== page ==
I love beautiful things. I love creating beautiful environments. There is an inherent gift that beauty provides, a symmetry, a lightness, a depth, a sense of peaceful stimulation. It can trigger an hypnotic response or visual reactions that can almost translate into another sense’s experience – like the deliciousness of a deep purple flower… Beauty is poetic and all-encompassing yet intricately unique to each person.
My definition of beauty includes the handsomeness of a man with a soul that emanates love, humor and strength, a bunny rabbit chewing on the grass outside of my bedroom window, a dark storm cloud rolling in late afternoon, vulnerability, the relief on the face of a loved one whose pain has just been eased, the little air bubbles and holes the miniature crabs make on the beach when the wave rolls back out, the families of squirrels that find the almond tree in the front yard a Mecca each time it fills with almonds and their choice of hidey-spots for the almonds, causeless kindness, order and chaos.
Recognizing and bringing more beauty into my life – and the lives of those around me – makes my life more beautiful. True beauty is pleasurable and can add such an elevating resonance to our lives. In addition to our own natural inclination for and to be beauty itself, nature provides a variety of tools that activate and enhance authentic beauty within and without. Healing and nutritional herbs, crystals, chanting and meditation are some of the most powerful tools I’ve found that can help me to experience more balance and beauty.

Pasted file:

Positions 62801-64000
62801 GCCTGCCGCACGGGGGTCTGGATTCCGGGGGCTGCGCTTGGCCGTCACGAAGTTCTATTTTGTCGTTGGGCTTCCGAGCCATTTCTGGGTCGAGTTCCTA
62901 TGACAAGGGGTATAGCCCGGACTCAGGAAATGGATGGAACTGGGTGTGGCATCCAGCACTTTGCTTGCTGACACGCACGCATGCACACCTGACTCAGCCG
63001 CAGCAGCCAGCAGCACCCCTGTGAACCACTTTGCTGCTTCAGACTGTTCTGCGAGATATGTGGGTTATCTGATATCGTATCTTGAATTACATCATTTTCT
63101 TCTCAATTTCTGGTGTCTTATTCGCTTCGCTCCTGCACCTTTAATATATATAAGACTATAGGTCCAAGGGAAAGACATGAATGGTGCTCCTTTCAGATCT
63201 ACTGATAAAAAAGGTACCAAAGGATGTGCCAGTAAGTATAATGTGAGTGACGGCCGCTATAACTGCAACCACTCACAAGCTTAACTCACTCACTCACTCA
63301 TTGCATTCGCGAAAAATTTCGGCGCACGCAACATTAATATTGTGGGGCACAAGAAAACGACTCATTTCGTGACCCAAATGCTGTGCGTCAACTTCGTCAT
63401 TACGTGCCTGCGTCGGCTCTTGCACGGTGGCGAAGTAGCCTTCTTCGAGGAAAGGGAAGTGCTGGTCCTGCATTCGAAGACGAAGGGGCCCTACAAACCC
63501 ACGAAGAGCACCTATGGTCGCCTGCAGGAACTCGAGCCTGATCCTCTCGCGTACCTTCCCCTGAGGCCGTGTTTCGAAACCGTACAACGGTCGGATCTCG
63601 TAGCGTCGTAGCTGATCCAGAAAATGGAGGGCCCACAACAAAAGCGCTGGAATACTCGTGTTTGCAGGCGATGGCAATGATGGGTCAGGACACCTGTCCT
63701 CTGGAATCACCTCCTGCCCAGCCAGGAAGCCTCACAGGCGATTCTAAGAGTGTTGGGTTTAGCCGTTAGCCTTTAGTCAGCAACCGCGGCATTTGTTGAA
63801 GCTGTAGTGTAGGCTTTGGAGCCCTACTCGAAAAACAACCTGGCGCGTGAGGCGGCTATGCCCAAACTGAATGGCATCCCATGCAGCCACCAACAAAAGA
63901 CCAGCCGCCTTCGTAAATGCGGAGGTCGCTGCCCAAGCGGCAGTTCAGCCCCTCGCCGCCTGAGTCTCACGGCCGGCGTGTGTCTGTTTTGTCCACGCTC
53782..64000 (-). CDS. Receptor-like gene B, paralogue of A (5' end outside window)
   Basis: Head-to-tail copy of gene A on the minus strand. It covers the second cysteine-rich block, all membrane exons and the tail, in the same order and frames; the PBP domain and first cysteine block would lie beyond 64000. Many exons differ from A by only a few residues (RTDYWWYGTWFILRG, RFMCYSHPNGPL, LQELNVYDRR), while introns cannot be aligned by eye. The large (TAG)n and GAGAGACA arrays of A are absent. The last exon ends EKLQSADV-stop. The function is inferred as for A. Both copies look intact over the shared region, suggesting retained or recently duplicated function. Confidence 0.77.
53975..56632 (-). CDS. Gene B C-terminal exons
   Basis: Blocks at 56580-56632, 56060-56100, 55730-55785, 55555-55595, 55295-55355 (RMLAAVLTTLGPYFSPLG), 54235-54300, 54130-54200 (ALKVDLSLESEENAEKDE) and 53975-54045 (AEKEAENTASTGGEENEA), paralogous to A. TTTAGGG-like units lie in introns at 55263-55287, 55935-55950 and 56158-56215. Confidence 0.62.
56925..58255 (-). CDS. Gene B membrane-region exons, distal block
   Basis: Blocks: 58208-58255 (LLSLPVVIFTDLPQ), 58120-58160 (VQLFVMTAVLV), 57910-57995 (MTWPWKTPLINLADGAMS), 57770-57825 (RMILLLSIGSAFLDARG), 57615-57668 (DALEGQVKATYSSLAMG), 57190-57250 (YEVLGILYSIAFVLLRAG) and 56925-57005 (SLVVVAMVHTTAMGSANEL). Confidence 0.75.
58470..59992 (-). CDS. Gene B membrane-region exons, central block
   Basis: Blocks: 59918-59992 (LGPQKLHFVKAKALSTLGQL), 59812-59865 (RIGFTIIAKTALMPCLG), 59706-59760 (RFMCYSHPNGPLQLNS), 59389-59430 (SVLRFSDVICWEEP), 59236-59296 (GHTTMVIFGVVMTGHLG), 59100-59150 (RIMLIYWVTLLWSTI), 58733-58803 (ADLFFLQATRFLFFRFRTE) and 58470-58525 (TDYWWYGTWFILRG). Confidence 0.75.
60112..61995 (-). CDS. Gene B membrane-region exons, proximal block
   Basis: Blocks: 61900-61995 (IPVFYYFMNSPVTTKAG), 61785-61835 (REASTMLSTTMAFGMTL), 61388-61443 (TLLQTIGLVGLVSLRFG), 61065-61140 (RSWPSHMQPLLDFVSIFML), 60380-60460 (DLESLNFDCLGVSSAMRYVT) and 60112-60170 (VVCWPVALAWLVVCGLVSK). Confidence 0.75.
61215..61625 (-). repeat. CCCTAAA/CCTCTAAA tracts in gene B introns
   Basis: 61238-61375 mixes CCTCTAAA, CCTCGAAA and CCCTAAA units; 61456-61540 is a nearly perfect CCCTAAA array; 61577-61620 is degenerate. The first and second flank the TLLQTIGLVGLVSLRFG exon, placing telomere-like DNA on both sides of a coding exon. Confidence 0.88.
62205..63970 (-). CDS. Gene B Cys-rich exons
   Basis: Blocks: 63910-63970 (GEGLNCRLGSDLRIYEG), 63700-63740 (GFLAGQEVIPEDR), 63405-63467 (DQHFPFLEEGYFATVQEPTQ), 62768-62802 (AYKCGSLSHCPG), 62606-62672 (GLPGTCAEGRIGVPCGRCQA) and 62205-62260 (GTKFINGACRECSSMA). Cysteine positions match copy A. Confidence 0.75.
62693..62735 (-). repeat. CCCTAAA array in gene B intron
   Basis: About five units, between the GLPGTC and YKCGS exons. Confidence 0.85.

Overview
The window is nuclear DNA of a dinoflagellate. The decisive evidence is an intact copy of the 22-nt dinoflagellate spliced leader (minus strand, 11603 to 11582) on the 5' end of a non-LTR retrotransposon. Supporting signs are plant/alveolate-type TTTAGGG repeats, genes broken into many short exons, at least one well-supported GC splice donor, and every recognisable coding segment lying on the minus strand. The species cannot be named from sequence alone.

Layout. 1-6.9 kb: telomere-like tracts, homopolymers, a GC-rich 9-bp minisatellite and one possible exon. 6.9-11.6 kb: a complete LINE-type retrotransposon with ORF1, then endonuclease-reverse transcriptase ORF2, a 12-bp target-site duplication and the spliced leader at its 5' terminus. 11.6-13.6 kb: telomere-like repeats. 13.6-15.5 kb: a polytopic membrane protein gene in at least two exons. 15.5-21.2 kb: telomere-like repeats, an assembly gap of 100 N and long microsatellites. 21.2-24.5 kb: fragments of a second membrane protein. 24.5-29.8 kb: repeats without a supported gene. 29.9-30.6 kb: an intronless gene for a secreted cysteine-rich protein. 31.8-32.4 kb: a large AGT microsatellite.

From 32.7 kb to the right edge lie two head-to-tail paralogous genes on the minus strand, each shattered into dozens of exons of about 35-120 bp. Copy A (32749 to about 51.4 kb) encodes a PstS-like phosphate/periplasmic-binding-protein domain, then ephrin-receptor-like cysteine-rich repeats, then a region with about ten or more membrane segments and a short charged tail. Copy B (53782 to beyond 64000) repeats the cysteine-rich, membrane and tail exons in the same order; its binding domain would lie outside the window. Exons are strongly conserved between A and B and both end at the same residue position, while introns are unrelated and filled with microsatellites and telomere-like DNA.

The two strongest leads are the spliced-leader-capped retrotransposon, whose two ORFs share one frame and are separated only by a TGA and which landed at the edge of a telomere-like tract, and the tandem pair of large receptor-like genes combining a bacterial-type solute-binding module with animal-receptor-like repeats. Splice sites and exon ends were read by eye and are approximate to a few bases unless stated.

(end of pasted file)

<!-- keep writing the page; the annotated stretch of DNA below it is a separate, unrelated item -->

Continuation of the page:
Discovering and exploring herbal history, lore, study and application – especially application – is an inexhaustible source of cultivating beauty for me. As my body is supported nutritionally, I feel more peaceful and healthy, more beautiful.
One of the most beautiful herbs on the planet that I have developed a loving relationship with is the Dandelion. It is a little, prolific representation of the sun that is persistent and consistent. It supports the bees, lady bugs and other pollinating insects. It is highly medicinal and is good for the soil. Just two fresh Dandelion leaves provide nearly all the vitamins and minerals needed for an entire day. It’s constituents and actions support most body systems and can be used internally as well as topically.
Dandelion is a thirst-quenching, cooling herb that relaxes and reassures while asserting a subtle yet tangible strength. If I’m feeling out of balance or not fully in my body, the taste of Dandelion tea immediately grounds me and re-awakens within me an ancient and deep connection with the Earth. As I relax into sipping a warm cup of Dandelion tea, wisdom from lifetimes lived long ago begins to surface. If I allow myself to fully present with it, I have a visceral experience of the Sun literally being rooted in and weaving through the Earth and that union being expressed through the bold-yellow flower of the Dandelion. I find that dance quite beautiful.
I invite you to explore the wonders of Dandelion and other herbs with me at my next Nurturing workshop. If you’re not local, you can try meditating with a Dandelion family in your backyard and divining your own experience of the plant or picking up some organic dried Dandelion leaves from your local health food or herb store and brewing up a cup. Allow the golden magic of this bright, sunny, uplifting herb to light the way to your inner beauty and to help you allow it to shine.
Note: Dandelion tea is a diuretic and has definitive actions on your kidneys and other body systems so be sure to explore what interactions Dandelion may have with any medications you may be taking and consult with your physician or qualified wholistic healthcare practitioner before consuming.